The second picture shows Bonita astern of the motor yacht Sundowner,which has an interesting history. Originally built in 1912 as an admiralty launch, she was converted to a yacht for Charles Lightoller. He was the second mate on the Titanic and the most senior officer to survive her sinking; he subsequently gave evidence at the official enquiries. Between the wars he cruised extensively in European waters in Sundowner, and in 1940 took her to Dunkirk, filled her with 130 soldiers from the beaches and bought them all back to Ramsgate. She survived multiple attacks from the air during the journey as well as the hazard of wash from fast moving Destroyers. It is very appropriate that she is preserved and on display here  in Ramsgate.

Thursday, 1 August 2013

The Swale

Emma and Shivering Sands
We were right to stay in Brightlingsea yesterday. Today we woke to a warm sunny day with a force 3 SE wind.
We left the harbour at high tide - 8.20am- and had a sparkling sail across the estuary. We went quite close to two of the second world war anti-aircraft forts as the pictures show.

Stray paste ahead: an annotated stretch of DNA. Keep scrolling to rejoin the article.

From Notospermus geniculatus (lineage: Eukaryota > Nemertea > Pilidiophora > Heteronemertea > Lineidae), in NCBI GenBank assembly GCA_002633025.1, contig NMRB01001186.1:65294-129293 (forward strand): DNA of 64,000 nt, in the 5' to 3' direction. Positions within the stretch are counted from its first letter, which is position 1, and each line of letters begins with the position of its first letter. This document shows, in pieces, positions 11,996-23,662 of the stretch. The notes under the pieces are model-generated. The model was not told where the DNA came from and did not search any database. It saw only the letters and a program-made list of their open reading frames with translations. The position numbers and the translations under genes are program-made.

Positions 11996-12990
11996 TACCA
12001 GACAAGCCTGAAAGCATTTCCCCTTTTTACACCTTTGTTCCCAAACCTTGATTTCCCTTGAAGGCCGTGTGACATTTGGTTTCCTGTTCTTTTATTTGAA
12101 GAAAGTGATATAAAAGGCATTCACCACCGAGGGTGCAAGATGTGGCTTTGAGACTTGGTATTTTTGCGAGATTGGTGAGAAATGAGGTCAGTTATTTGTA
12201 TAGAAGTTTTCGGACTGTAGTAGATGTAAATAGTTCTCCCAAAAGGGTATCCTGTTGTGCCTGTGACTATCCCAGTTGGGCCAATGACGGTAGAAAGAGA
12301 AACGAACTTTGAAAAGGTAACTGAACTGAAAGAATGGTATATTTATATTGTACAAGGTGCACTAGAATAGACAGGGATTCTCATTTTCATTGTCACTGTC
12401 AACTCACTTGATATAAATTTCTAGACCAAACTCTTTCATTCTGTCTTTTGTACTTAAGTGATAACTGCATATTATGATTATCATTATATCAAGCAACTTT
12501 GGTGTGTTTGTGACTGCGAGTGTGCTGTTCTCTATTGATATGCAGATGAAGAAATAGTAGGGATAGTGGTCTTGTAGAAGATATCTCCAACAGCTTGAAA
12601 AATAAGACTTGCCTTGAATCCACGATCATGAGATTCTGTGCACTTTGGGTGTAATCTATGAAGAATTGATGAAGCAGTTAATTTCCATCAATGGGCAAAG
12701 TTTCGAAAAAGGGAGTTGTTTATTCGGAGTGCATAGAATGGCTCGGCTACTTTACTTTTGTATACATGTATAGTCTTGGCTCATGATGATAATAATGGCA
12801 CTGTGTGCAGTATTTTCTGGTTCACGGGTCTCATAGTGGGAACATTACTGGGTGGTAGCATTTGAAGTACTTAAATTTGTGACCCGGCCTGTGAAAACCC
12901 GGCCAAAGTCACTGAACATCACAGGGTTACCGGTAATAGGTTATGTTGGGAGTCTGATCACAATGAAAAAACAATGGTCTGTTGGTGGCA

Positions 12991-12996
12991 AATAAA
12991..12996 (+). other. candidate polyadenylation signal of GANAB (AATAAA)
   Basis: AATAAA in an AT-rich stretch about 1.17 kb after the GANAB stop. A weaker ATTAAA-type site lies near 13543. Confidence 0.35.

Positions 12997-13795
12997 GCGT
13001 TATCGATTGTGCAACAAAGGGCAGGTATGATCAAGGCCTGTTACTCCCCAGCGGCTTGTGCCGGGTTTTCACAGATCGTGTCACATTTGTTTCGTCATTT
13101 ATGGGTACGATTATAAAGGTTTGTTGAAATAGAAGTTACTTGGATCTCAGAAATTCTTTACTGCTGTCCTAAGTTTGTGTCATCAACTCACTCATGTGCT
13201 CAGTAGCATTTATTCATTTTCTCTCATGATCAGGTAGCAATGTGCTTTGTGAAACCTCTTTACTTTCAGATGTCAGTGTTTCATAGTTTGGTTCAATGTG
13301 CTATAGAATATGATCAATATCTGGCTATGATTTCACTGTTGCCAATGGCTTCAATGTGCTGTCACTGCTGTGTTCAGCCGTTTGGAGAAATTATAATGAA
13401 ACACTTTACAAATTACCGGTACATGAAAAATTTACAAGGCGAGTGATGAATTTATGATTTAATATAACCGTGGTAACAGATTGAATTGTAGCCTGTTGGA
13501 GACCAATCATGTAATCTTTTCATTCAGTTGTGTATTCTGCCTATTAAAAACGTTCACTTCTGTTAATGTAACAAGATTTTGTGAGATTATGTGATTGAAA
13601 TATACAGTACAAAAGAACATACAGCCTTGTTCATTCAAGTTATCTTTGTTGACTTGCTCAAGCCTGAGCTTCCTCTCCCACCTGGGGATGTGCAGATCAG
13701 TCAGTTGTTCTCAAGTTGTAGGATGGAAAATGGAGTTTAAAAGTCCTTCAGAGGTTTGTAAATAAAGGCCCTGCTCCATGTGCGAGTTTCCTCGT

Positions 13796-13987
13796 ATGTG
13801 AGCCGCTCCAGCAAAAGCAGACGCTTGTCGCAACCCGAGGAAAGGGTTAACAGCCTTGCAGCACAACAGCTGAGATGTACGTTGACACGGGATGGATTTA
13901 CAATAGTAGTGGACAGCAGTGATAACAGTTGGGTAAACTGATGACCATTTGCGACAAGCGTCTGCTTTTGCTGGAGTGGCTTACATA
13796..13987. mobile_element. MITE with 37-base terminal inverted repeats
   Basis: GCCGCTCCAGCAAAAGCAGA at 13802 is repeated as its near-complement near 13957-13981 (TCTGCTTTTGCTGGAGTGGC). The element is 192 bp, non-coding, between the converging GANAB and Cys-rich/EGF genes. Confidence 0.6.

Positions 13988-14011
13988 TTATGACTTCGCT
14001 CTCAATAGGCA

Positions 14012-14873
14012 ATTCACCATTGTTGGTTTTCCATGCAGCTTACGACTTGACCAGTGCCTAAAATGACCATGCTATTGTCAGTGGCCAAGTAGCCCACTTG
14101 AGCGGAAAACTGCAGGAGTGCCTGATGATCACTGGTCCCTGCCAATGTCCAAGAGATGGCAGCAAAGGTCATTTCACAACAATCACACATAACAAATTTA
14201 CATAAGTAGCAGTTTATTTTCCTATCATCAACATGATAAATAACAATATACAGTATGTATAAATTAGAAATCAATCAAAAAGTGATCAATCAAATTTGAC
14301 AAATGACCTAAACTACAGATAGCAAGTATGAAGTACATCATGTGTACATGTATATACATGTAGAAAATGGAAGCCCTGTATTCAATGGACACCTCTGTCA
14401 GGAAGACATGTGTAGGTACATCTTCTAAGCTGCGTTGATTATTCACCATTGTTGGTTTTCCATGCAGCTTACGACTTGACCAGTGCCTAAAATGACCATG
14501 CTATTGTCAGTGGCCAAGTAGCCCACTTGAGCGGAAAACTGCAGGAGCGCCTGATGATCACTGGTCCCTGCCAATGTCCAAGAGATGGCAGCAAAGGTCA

John and Knock John






The story of the hurried design and construction of these forts under wartime conditions and their survival for over seventy years without any maintenance at all is quite remarkable and deserves to be better known. The forts are of two types, some like Knock John Tower were constructed in dry docks and then floated into position and sunk. Others like the Shivering Sands Forts were constructed in-situ on piled platforms. Both types were designed by the talented civil engineer Guy Maunsell. Some of the forts had a second life after the war as pirate radio stations and in one case as the independent kingdom of Sealand.

In the evening we sailed into the river Swale and picked up our mooring buoy which we had last let go at the beginning of our circumnavigation on 26 April.

Bonita and her crew have had many adventures in the 97 days since we left. The old lady has in general stood up to the pressures pretty well although at times the crew have shown signs of strain.  However this is not the end of this year's cruise: we have to press on to get the the Old Gaffers bumper festival in Cowes in two weeks time.